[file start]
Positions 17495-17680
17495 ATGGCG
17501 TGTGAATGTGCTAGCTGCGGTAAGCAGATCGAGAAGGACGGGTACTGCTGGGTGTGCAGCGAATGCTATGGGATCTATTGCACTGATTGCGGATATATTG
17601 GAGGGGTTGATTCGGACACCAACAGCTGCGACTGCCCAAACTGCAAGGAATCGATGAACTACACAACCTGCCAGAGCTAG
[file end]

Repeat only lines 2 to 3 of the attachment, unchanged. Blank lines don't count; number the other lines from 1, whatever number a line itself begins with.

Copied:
17495 ATGGCG
17501 TGTGAATGTGCTAGCTGCGGTAAGCAGATCGAGAAGGACGGGTACTGCTGGGTGTGCAGCGAATGCTATGGGATCTATTGCACTGATTGCGGATATATTG